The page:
1. DanB May 23, 2016 at 5:37 pm
    Remember when Citifield was good for doubles and triples but bad for home runs?
  2. Norme May 24, 2016 at 6:38 am
    The DP combo of Walker & Cabrera!
  3. ernestocolnugso May 25, 2016 at 9:05 pm
    I love it when we go to the break and we’re looking fwd to Reynolds, Campbell, Rivera…#2015preYO
  4. david June 3, 2016 at 7:38 am
    Well, the herniated disk in D Wright’s neck is a surprise. And a bad one. I have been amazed at his play this season with stenosis, and find it difficult to see how he can make it back before October. Then again, 3 months rest for his back should do wonders but the team, sadly, has to move forward.

    Sandy has proven adept at trading prospects for MLB talent. I think he will need to trade players from the 25 man roster to procure a decent 3rd baseman in the next 4 weeks. The sooner the better.

    I know this sounds ridiculous, but ARod always wanted to be a Met. And I hate how he cheated, but he is a changed man and I wouldn’t mind seeing him as a utility guy playing some 3rd, 1st and PH late in games – with the Steinbrenners picking up his salary needless to say. You heard it here first.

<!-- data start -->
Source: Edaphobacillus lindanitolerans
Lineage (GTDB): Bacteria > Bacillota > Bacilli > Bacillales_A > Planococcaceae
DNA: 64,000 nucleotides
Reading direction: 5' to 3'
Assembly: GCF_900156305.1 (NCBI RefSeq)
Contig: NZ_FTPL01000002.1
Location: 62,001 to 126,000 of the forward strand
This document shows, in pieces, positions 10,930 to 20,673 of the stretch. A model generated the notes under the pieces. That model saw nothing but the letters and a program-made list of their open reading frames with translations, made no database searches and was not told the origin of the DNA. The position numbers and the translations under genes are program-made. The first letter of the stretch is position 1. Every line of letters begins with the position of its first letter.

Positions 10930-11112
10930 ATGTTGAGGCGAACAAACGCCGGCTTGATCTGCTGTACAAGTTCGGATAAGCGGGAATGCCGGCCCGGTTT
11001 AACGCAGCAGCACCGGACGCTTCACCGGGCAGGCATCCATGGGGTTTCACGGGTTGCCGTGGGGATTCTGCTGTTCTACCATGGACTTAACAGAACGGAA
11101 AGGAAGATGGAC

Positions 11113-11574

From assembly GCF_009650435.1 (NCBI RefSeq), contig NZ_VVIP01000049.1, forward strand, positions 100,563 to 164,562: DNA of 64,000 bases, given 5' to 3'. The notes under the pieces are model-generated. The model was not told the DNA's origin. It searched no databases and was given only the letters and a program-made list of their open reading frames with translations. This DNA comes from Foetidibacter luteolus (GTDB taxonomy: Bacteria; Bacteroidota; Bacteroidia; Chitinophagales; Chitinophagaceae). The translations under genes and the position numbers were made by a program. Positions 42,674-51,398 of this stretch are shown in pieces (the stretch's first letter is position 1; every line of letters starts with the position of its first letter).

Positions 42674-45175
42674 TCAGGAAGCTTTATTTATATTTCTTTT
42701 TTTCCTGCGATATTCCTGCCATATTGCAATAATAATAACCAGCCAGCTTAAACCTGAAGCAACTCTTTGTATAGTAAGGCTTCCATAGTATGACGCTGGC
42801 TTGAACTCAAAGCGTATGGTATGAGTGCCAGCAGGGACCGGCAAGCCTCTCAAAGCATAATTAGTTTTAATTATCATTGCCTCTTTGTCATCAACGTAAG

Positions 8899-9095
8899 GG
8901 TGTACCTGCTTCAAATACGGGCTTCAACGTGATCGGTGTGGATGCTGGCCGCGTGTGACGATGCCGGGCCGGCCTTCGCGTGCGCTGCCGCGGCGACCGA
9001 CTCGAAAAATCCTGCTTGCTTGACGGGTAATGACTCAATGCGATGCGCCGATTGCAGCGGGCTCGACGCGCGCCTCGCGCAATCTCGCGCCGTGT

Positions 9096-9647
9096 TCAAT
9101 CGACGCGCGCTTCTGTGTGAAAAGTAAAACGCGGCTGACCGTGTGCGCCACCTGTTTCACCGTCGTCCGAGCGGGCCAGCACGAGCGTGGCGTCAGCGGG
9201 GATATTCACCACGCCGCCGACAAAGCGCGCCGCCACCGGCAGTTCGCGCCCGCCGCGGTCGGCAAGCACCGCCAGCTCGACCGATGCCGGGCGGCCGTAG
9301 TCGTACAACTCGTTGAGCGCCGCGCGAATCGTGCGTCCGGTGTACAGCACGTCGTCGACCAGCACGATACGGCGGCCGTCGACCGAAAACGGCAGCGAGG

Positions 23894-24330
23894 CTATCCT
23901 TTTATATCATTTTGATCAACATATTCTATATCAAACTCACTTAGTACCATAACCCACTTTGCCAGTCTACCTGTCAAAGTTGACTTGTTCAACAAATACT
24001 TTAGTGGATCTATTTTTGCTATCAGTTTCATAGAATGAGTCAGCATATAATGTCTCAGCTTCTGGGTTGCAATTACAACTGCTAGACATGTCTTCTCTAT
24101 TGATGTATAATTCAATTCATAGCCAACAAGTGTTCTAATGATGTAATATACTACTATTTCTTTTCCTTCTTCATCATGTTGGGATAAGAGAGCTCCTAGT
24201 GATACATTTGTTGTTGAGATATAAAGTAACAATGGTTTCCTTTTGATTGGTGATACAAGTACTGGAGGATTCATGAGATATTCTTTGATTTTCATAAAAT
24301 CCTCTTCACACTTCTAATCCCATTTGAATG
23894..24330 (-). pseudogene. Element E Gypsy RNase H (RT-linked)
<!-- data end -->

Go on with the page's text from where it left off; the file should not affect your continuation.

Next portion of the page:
If we want to dream, I wonder what it would take to get Joey Gallo from Texas?

  5. argonbunnies June 8, 2016 at 10:25 am
    Yikes. A lot can change in two weeks. In this case, almost none of it’s good.

    Cabrera’s muffed some big plays, Conforto’s out of the #3 spot and showing bust potential, Cespedes has slumped and started chasing, Bastardo’s gotten away from his high fastball, the bullpen has imploded, and although Matz is still pitching pretty well, the league seems to have caught up to him a bit.

    About the only remaining pleasant surprises are Syndergaard and Reed.

    Matt Harvey’s fastball command is improving, and Flores has had a few decent games in a row, so at least those disappointments show hopes of turning of around. We have to add Duda to the disappointment list, though, landing on the DL for multiple months and taking a .297 OBP with him.